Protesters facing a Supreme Court ruling that could strike down women’s right to abortion have planned rallies coast to coast on Saturday to express their outrage — and rally for the fight ahead.
More than 380 events were planned from Maine to Hawaii, with the largest gatherings in major cities like Los Angeles, Chicago and New York, organizers said.
In Washington, DC, activists planned to gather at the Washington Monument before marching to the United States Supreme Court, which is now surrounded by a security barrier.
Tens of thousands were expected to attend ‘Bans off our Bodies’ events, providing an outlet for the anger and frustration of abortion rights activists after a leaked draft Supreme Court ruling suggested that Roe v. Wade would be canceled.
States and the Justice Department are waging legal battles over the abortion rights the Supreme Court defined in Roe v. Wade. But in 1992, Planned Parenthood v. Casey, a lesser-known key case, paved the way for some restrictions on abortion – so long as they did not meet the definition of “undue burden”. With the help of Florida State Law Professor Mary Ziegler, we break it down in this LXplanation.
“If it’s a fight they want, it’s a fight they’ll get,” said Rachel Carmona, executive director of the Women’s March.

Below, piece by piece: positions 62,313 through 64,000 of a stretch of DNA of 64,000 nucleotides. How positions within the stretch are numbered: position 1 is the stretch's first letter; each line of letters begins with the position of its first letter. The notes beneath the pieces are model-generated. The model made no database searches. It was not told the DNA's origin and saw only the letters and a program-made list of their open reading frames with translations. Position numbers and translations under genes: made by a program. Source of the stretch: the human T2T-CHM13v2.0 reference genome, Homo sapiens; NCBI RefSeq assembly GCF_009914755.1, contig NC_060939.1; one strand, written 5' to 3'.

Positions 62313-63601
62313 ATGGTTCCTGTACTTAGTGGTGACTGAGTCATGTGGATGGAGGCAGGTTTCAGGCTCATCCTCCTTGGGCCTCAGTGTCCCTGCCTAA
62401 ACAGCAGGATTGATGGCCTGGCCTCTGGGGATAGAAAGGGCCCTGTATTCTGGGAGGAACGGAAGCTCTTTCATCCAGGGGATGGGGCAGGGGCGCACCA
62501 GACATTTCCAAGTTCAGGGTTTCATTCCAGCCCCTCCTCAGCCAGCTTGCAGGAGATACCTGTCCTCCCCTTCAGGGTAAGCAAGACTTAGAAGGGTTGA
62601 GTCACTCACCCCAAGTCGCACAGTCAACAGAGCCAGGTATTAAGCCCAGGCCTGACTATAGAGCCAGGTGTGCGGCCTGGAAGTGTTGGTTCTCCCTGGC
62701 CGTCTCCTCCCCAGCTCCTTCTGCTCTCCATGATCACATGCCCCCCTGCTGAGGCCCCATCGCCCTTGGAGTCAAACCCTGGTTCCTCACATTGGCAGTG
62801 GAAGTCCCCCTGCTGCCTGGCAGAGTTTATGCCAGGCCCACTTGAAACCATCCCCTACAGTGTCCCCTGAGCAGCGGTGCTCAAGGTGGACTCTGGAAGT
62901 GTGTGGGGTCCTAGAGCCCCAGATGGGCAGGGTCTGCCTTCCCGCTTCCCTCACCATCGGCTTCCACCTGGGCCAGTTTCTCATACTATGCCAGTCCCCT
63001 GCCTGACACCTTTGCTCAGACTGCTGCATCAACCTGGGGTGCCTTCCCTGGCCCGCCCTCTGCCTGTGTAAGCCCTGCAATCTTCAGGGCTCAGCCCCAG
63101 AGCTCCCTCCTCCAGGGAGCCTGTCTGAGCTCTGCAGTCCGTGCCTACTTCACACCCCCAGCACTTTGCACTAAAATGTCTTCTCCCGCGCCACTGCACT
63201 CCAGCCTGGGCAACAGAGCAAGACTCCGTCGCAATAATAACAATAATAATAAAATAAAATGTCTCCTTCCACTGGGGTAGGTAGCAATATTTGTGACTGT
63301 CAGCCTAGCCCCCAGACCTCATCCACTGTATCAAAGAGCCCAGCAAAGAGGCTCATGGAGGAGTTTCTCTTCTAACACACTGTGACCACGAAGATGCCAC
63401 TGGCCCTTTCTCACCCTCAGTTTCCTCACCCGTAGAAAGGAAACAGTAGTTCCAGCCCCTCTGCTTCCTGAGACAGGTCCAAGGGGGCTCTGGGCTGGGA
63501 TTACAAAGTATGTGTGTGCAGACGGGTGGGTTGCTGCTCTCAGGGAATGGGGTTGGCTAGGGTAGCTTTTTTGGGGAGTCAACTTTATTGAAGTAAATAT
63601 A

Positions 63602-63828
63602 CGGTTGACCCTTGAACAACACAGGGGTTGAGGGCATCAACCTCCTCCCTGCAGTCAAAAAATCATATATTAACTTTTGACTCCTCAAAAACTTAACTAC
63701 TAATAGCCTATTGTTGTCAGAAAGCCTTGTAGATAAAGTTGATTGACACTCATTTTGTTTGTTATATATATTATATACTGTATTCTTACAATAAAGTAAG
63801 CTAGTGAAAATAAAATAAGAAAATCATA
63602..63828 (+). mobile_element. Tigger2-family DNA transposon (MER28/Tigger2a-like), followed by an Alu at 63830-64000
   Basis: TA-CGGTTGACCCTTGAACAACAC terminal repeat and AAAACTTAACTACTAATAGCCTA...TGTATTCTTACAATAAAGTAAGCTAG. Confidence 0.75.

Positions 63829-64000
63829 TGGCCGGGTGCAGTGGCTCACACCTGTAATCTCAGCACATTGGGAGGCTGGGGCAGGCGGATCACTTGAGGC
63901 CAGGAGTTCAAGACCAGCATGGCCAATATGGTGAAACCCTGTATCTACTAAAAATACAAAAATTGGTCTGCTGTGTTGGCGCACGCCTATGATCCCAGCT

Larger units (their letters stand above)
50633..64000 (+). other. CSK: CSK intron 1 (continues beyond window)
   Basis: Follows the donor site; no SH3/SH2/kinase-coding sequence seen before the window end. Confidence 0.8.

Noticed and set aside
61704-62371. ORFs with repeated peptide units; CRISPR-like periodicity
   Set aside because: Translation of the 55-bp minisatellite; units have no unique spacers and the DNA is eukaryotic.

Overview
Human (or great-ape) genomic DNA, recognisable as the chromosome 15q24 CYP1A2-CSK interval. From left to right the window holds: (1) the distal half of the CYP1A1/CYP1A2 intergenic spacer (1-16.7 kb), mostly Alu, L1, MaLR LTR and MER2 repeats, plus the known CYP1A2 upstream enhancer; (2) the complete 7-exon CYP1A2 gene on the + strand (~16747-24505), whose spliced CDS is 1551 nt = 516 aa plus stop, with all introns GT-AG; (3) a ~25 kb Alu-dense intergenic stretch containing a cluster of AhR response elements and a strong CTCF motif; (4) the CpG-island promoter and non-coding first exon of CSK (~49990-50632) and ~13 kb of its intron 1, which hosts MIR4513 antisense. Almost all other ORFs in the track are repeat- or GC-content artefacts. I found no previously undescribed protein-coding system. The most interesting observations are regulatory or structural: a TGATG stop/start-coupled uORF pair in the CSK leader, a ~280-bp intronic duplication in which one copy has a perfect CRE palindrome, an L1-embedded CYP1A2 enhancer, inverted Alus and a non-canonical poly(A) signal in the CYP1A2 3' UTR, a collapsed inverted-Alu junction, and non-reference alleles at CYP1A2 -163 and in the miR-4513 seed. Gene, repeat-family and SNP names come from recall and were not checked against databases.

Polls show most Americans want to preserve access to abortion — at least in the early stages of pregnancy — but the Supreme Court appears poised to let states have the final say.
If that happens, about half of the states, mostly in the South and Midwest, should quickly ban abortion.
The upcoming decision is expected to energize voters, which could impact the midterm elections.
Saturday’s rallies came three days after the United States failed to muster enough votes for a Senate bid to codify Roe v. Wade. Sponsors included Women’s March, Move On, Planned Parenthood, UltraViolet, MoveOn, SEIU and other organizations.
Carmona said the fight will continue at polling stations, protests and other places “until we have a full restoration of our rights.”
“It’s no exaggeration to say that for the women of this country, it will be a summer of rage,” she said.
If the Supreme Court’s leaked draft opinion quashing Roe v. Wade takes effect, it could also lead to tougher state restrictions on birth control, says Seema Mohapatra, a law professor at Southern Methodist University.